Still a young teenager, Zeng Jiajun used his computer skills from the depths of his Chinese countryside to uncover the truth about the massacre in Tiananmen Square, perpetrated by the Chinese regime.
Ten years later, he was an integral part of the Communist Party-controlled censorship machine to stifle Chinese cyberspace.
“At the beginning, when I was working on it, I didn’t think much of it because a job is a job”, says this pleasant young man of 29 years, evoking his past with lightness, without claiming anonymity.
“But deep down, I knew it didn’t match my ethical values,” he explains from Silicon Valley, the cradle of tech in California, where he now lives. “And when you work in this area for too long, … those internal tugs get stronger and stronger.”
His testimony, that of a link in the Chinese propaganda apparatus, is extremely rare.
– Tiananmen clash –
Zeng grew up with the internet. Born in 1993 in the province of Guangdong (south), his first experience with computers dates back to primary school, when his father brought home a PC.
What he then discovers online stuns him. “It was like a whole new world waiting for me to explore,” he recalls.
At the time, the Chinese government’s censorship remained imperfect: simple VPNs provided access to taboo information.
Among the forbidden fruits, the teenager comes across “The Gate of Heavenly Peace”, a documentary about the student protests in Tiananmen Square in June 1989.
Tanks, semi-automatic weapons: Zeng is then deeply shocked by the violent repression against unarmed students, which will cause hundreds, even thousands of deaths.
“It’s such a significant and historic event, but no one ever told us about it, and you can’t even find out about it on the Chinese internet: this episode is erased.”
“I felt like I was facing a huge lie, that a lot of the story is hidden,” he adds.
Like many of his generation, Zeng was educated abroad in Estonia. After a degree in business administration, his computer know-how finally led him to Bytedance, the start-up creator of the social network TikTok – Douyin on the Chinese market -, rival of Twitter and Facebook.
“At first, I was very excited because Bytedance is the only company that has had success outside of China,” he explains.
“They have TikTok, which dominates the internet in the US and Europe, and we were very proud of that.”
Intellectually stimulating, his work earns him 4,000 euros per month, a salary well above the Beijing average.
– Political censorship –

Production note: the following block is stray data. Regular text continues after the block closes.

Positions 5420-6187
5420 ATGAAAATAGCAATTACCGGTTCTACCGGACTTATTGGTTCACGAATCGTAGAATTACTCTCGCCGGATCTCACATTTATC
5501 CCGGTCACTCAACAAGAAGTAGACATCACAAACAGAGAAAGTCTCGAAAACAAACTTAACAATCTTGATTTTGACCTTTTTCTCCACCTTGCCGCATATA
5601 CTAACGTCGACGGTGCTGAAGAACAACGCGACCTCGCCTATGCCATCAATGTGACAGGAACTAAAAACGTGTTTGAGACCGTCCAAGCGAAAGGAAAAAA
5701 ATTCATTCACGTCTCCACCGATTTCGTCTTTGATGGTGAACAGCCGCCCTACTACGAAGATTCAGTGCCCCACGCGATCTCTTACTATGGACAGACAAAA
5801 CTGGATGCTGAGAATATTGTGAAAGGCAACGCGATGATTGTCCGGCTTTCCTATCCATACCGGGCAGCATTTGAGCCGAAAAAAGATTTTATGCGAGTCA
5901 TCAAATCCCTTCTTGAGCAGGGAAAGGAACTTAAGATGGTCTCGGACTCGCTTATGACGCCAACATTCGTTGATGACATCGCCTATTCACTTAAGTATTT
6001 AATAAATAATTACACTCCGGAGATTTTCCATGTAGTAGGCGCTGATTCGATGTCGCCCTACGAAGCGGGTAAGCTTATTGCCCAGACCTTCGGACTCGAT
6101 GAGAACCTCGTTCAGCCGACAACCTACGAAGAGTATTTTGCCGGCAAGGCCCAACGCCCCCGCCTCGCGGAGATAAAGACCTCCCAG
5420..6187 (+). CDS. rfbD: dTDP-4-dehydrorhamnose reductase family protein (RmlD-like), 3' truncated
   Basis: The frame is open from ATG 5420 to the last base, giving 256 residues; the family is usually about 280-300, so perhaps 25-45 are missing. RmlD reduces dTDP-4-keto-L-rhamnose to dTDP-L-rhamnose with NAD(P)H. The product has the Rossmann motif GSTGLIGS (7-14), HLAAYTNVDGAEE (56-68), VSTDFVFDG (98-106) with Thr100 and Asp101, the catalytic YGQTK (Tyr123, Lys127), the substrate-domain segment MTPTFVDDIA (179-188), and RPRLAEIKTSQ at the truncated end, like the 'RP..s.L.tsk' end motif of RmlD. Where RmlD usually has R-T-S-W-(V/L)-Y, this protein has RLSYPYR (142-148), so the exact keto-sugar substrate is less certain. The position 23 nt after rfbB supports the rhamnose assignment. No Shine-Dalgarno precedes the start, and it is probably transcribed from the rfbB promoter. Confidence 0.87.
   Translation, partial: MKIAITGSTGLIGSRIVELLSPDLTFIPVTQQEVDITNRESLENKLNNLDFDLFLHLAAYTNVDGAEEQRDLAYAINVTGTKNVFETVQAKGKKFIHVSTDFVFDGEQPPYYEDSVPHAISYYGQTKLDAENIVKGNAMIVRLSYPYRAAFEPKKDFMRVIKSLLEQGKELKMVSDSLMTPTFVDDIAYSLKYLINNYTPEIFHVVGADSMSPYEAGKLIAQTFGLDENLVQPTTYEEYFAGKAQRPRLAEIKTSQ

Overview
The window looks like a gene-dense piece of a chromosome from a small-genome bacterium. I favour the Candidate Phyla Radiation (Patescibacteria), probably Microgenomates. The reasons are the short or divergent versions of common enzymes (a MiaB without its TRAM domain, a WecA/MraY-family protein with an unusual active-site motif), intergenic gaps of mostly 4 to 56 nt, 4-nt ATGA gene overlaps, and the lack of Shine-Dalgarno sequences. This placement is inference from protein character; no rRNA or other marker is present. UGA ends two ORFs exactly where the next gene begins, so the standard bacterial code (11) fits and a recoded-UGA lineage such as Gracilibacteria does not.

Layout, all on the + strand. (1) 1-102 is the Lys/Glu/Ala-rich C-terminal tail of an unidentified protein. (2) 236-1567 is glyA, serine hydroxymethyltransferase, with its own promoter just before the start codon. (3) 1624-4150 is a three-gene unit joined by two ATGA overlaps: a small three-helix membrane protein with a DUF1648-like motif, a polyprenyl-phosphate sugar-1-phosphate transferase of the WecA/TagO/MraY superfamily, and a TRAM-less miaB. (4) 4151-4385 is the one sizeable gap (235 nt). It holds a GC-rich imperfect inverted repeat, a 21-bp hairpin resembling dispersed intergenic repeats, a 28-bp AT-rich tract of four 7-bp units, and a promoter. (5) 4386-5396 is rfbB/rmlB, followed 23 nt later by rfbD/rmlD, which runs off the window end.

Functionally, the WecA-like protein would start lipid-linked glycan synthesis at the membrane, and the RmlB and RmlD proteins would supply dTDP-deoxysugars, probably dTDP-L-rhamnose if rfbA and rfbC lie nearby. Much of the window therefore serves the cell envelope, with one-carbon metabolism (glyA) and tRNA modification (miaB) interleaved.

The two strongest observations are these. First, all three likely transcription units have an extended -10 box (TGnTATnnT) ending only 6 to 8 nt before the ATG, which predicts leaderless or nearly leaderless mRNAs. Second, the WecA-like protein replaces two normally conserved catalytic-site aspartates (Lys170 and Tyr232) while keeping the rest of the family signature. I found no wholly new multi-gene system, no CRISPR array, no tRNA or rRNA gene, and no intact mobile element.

Zeng is then part of a team that develops algorithms to filter content deemed undesirable by Bytedance.
Using artificial intelligence, they examine images and sounds, looking for things that are banned on TikTok. If the system spots a problem, it escalates it to one of thousands of staff capable of deleting a video or interrupting a live.
Most of the time, it’s content censored by all platforms – self-harm, pornography, unauthorized advertising. But politically sensitive topics are also targeted.
Photos of tanks, candles or yellow umbrellas – a symbol of protest in Hong Kong – are for example systematically censored. So does criticism of President Xi Jinping or other Communist Party leaders.
According to the computer scientist, Bytedance does even more than apply the deliberately vague rules enacted by the administration.
“In China, the lines are blurred. You don’t know precisely what will offend the government, so sometimes you go beyond and censor more severely,” he explains. Bytedance is thus reduced to “walking on eggshells”.
Never complete, the censorship list is often updated after certain controversial events.
In early 2020, the system targeted Li Wenliang, an ophthalmologist from Wuhan who was sounding the alarm about a new deadly disease that was going to turn the world upside down: Covid-19.
Authorities glossed over the doctor’s initial reports of the virus.
“Propagandists went on TV to say that this doctor was spreading false information,” Zeng said.
But when Doctor Li contracted the coronavirus himself, Chinese netizens were furious.
“Everyone was updating Twitter or their Weibo feed (the main Chinese social network, editor’s note) to check the latest news” and navigate between rumors and official denials. “Many tweets or Weibo posts have been deleted.”
“I posted something like ‘we want freedom of information. No more censorship’, and then my Weibo account was also censored,” Zeng said.
“At that moment, I felt like I was part of this ecosystem.”
Li’s death was the last straw for the computer scientist. From there, “I felt that I couldn’t do that anymore,” he says.
He then quit his job and returned to his hometown, where he honed his coding skills, before enrolling at Northeastern University, which has a campus in California.
As Xi Jinping prepares to be nominated for a record third term at the head of an increasingly nationalist Chinese government, Zeng is bitter.
“I don’t think I will be able to return to China for at least ten years,” he admits, however, believing that “everyone is long-term optimistic for the future of China”.
Because “if you look at our history, there are always very courageous idealists who change things when the time comes.”
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